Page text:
Second, Briscoe asserts that unlike the situation in Brennan's, the parties did not waive all claims against each other to the extent covered by insurance. By contrast, they argue, Georgia Sprinkler expressly agreed to indemnify Briscoe from losses such as the present one. This distinction, however, is immaterial. The court in Brennan's based its holding upon the alternative grounds that the waiver extinguished any subrogation claims and that as a matter of law subrogation would not lie against a co-insured. Id., 148 Ga.App. at 803-04, 252 S.E.2d 642.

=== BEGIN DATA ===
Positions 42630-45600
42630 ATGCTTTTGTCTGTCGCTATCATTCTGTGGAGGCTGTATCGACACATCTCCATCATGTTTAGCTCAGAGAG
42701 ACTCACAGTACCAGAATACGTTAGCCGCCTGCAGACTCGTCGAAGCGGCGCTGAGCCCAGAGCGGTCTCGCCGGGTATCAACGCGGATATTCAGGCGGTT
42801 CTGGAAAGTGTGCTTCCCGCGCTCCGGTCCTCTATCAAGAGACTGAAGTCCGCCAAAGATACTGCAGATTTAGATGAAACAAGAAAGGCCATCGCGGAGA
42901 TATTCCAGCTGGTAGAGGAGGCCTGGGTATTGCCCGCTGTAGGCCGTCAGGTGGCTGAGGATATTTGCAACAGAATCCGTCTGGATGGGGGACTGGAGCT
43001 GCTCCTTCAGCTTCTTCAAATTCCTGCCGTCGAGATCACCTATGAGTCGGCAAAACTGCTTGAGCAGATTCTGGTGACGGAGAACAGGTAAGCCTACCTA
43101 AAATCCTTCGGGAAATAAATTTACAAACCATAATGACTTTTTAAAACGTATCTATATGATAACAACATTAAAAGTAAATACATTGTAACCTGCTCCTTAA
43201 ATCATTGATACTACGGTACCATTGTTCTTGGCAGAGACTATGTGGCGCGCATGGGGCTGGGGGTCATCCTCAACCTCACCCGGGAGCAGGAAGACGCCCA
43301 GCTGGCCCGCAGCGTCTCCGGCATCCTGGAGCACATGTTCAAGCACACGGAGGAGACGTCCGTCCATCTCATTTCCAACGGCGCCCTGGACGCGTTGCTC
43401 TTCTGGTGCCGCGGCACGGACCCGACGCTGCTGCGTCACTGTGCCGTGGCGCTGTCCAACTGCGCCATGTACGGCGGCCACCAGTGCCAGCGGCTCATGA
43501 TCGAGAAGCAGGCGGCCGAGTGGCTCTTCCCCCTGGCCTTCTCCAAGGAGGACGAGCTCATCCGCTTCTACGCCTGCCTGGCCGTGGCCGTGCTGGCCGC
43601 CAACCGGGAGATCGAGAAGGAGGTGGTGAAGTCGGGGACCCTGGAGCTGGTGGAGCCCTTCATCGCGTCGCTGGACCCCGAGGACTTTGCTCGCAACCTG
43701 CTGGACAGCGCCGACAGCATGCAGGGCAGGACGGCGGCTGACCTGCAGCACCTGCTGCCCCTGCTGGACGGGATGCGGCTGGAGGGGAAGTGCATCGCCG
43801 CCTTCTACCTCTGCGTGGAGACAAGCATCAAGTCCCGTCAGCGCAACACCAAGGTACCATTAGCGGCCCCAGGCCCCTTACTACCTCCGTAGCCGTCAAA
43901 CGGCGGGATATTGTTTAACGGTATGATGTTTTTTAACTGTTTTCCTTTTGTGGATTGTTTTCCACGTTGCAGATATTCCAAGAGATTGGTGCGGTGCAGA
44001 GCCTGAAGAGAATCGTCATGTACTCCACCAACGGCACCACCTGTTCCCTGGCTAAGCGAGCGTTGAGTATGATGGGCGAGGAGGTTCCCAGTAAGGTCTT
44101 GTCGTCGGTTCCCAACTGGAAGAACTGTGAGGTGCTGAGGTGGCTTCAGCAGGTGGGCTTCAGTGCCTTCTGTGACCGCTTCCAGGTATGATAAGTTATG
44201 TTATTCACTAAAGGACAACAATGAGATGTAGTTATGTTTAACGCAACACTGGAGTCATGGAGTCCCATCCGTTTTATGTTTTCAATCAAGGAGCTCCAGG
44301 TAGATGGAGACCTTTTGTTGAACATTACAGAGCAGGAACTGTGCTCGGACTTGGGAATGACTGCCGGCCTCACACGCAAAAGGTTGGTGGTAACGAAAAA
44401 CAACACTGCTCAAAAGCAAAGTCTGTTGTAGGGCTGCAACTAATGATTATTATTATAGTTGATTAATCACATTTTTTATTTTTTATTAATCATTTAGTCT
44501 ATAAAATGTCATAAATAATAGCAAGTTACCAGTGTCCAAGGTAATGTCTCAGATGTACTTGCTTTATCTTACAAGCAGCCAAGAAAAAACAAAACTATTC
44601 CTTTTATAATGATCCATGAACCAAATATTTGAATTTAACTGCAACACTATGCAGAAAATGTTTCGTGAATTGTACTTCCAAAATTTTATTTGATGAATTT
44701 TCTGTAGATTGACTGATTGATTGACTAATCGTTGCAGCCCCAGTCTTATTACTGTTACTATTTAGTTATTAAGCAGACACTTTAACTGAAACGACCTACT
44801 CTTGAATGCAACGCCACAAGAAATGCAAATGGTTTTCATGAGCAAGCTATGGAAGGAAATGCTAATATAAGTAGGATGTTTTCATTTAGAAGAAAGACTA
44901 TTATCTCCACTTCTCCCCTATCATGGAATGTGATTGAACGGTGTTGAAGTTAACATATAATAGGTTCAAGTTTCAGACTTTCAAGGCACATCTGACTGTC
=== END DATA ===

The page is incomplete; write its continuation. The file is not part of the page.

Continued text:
Third, Briscoe argues this case is distinguishable from Brennan's because the builder's risk policy at issue was intended to cover only property damage to the limited extent of each subcontractor's property present on the job site and not to provide full liability coverage. Briscoe's argument is predicated upon the existence of the indemnification agreement which they contend evidences an intent that the builder's risk policy not cover this type of loss. Therefore Georgia Sprinkler occupies a "limited" or "partial" insured status under the policy and thus this claim is not within the purview of the rule enunciated in Brennan's.